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What to do when performance tanks in PPC

In any PPC campaign, the ultimate goal is to improve and deliver better results year after year. Ideally, trendlines in your performance charts are going up and to the right.

Yet, despite the best of intentions, an account can hit the skids. Results tank and you might not be exactly sure why. 

I’ve seen this happen too many times:

  • From falling victim to a hacking incident and having a $100,000 budget blown up even before the workday started.
  • To Google shutting down an account due to a sudden spike in holiday spending, resulting in a $150,000 loss in sales.

In this article, you’ll learn some steps to address PPC mistakes, missteps and errors that have helped my team get things back on track. 

What to do when your PPC campaigns perform poorly

When your account starts performing poorly, you need to take swift action. There are two main factors at play here: internal and external.

Internal issues are essentially problems we create ourselves – mistakes that could have been avoided with different choices or actions.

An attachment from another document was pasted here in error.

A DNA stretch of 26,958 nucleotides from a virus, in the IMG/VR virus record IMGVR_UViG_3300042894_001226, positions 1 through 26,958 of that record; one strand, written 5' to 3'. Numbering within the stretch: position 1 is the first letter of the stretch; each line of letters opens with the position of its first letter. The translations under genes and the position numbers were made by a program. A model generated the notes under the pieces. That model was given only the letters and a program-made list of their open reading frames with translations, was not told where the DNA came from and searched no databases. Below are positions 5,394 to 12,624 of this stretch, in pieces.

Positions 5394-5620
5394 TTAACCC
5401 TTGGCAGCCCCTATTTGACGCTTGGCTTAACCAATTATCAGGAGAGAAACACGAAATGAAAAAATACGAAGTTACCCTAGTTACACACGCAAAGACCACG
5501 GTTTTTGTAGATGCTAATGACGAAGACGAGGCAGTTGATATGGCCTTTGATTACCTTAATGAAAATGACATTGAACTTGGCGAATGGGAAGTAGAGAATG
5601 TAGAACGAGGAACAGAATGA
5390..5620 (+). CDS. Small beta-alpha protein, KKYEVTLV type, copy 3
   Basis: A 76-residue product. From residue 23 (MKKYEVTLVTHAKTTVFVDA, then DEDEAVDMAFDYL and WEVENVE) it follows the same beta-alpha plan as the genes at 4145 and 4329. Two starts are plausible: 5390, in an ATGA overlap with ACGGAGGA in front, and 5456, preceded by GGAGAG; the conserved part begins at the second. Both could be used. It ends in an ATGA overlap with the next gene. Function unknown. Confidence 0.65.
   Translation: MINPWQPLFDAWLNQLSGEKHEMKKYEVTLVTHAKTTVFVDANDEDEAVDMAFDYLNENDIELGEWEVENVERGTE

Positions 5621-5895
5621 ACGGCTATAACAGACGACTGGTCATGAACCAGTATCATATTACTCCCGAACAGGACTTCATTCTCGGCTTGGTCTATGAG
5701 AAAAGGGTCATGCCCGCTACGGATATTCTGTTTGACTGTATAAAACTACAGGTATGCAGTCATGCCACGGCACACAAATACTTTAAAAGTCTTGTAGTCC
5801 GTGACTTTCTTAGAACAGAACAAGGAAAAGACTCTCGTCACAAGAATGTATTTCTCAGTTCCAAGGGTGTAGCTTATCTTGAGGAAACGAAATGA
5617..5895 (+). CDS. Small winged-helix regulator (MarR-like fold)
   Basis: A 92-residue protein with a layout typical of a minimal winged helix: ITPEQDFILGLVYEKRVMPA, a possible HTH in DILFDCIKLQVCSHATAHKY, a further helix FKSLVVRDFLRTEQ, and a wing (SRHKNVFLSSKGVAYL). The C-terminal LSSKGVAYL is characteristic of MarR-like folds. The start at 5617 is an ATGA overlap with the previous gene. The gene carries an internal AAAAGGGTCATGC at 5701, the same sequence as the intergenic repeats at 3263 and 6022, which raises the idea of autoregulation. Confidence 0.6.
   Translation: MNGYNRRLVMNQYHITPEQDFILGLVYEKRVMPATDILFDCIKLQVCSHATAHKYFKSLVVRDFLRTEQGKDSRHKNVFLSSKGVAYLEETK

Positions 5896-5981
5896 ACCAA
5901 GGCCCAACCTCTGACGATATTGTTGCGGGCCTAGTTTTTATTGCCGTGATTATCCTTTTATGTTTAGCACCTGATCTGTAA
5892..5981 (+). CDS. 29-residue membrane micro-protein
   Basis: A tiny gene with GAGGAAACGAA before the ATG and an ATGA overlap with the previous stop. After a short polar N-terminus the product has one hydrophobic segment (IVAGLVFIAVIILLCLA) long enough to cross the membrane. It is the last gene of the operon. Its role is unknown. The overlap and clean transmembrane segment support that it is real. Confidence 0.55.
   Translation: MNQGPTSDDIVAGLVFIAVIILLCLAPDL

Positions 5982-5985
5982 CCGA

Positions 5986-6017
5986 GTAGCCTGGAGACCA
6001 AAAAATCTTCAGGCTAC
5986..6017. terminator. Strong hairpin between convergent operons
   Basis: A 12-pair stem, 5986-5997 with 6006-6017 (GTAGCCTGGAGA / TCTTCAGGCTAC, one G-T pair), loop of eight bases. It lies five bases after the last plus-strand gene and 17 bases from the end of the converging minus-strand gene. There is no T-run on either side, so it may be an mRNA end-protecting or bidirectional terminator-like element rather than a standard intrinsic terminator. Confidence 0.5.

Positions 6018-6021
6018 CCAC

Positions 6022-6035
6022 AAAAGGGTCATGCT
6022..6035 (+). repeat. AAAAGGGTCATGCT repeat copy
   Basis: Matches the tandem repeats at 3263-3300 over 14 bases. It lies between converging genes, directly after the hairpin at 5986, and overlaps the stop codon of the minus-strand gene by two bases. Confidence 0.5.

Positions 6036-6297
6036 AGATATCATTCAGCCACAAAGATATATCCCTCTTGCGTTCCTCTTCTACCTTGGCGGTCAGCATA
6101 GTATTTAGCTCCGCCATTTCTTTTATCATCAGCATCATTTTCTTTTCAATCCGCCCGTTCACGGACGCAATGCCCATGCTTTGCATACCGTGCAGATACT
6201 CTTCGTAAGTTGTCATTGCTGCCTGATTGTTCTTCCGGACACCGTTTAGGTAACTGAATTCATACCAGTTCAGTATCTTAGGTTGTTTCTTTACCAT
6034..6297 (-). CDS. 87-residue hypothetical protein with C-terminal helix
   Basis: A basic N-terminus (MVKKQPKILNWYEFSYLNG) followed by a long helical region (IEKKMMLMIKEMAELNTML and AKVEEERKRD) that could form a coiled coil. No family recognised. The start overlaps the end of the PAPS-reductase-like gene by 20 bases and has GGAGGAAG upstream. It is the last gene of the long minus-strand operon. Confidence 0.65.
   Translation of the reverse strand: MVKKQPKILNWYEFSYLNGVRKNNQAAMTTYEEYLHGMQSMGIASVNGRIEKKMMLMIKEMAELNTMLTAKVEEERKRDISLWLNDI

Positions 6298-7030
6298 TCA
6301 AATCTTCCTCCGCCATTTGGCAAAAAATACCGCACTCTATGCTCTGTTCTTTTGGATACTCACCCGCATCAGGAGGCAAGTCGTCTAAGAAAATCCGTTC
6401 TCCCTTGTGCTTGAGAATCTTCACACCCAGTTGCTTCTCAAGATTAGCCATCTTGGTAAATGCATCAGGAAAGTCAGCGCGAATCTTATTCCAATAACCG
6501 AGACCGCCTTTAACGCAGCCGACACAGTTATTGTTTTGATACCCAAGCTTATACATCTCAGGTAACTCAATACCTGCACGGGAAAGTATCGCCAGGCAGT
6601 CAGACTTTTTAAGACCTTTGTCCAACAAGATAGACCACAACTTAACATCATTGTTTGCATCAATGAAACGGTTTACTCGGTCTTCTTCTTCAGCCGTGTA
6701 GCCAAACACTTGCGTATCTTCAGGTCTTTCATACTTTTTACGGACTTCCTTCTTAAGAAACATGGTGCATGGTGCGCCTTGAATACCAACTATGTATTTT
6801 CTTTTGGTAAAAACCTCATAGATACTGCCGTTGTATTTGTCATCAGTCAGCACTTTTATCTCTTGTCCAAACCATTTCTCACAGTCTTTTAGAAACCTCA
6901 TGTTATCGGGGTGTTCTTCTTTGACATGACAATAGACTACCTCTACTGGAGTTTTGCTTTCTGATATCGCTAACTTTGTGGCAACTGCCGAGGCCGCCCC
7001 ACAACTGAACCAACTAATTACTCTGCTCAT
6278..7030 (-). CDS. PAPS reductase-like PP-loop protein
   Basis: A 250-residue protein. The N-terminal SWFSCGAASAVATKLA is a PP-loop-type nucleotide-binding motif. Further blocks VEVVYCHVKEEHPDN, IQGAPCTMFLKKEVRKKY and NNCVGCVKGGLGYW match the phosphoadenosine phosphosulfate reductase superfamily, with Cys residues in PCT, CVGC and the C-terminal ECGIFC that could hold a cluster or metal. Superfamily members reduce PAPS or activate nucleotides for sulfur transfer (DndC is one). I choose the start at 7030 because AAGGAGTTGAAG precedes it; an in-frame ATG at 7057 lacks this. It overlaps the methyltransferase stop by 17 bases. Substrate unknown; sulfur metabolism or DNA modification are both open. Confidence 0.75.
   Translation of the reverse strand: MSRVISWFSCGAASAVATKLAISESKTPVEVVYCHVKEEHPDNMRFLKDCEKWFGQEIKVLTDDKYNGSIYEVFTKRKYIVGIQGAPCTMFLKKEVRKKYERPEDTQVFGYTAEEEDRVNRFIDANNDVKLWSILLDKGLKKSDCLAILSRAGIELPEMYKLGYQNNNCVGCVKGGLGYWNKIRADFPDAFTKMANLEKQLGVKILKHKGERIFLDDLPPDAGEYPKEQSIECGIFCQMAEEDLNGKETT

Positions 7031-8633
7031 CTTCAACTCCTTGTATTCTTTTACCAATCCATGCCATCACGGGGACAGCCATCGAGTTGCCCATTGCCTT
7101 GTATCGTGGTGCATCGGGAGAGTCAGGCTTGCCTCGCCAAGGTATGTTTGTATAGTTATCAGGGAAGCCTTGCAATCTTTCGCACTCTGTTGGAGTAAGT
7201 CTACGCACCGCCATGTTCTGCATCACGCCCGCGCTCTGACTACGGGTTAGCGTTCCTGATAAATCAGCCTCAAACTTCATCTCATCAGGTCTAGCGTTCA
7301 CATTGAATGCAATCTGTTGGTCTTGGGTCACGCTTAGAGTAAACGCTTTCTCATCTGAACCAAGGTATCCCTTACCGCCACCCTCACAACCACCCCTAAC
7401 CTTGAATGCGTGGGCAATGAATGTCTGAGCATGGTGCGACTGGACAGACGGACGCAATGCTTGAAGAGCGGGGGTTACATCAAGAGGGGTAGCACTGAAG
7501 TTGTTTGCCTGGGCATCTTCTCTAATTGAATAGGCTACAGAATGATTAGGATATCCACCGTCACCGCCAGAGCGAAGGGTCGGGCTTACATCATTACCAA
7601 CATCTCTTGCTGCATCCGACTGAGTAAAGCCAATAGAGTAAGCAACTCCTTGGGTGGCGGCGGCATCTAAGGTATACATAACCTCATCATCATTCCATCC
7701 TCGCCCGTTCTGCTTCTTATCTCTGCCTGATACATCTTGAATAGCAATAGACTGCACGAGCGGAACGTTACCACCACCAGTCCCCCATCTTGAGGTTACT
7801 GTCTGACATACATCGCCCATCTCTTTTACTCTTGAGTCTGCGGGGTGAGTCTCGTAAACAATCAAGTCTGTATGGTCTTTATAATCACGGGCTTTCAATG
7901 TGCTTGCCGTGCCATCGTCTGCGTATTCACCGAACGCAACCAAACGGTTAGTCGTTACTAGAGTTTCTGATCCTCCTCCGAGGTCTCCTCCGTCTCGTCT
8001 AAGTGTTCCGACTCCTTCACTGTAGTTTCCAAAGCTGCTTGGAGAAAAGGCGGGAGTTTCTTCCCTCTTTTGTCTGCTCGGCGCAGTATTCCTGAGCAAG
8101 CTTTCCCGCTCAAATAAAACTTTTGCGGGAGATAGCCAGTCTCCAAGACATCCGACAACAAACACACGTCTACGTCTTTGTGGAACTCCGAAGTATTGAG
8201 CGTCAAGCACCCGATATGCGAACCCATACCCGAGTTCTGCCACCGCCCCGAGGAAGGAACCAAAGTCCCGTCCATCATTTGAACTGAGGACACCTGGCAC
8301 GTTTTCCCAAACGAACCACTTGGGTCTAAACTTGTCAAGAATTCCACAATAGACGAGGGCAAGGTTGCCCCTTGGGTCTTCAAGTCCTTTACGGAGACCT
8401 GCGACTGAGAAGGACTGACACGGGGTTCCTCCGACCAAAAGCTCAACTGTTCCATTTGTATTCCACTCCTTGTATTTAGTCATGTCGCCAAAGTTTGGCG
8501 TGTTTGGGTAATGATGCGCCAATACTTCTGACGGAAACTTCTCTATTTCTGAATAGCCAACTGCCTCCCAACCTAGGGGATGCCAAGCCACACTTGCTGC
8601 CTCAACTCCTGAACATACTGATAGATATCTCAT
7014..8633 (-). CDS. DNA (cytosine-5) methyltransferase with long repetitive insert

On the other hand, external issues are events or changes beyond our control, like the emergence of new competitors, economic conditions or search engine updates.

When things go south unexpectedly, our first step is to investigate internal factors because these are within our control and can often be fixed.

Dig deeper: PPC management checklist: Daily, weekly and monthly reviews

Internal PPC checkpoints

Change history report in Google Ads or Bing Ads

This tool is invaluable in these situations. The change history report contains the footprints and fingerprints you need to solve the crime of poor performance.